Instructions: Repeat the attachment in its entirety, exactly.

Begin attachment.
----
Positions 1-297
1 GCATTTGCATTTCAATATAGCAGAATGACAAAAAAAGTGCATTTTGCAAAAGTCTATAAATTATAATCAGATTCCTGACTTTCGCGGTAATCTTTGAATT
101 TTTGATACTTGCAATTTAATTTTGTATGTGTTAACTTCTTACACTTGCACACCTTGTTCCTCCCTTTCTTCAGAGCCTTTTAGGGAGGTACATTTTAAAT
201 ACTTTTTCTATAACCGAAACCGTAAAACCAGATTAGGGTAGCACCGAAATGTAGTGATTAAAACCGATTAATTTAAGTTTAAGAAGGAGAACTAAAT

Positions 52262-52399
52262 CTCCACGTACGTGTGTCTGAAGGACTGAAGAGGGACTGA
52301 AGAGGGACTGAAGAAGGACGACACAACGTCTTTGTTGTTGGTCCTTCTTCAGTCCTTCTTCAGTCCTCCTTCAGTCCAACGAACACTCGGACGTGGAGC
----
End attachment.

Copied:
Positions 1-297
1 GCATTTGCATTTCAATATAGCAGAATGACAAAAAAAGTGCATTTTGCAAAAGTCTATAAATTATAATCAGATTCCTGACTTTCGCGGTAATCTTTGAATT
101 TTTGATACTTGCAATTTAATTTTGTATGTGTTAACTTCTTACACTTGCACACCTTGTTCCTCCCTTTCTTCAGAGCCTTTTAGGGAGGTACATTTTAAAT
201 ACTTTTTCTATAACCGAAACCGTAAAACCAGATTAGGGTAGCACCGAAATGTAGTGATTAAAACCGATTAATTTAAGTTTAAGAAGGAGAACTAAAT

Positions 52262-52399
52262 CTCCACGTACGTGTGTCTGAAGGACTGAAGAGGGACTGA
52301 AGAGGGACTGAAGAAGGACGACACAACGTCTTTGTTGTTGGTCCTTCTTCAGTCCTTCTTCAGTCCTCCTTCAGTCCAACGAACACTCGGACGTGGAGC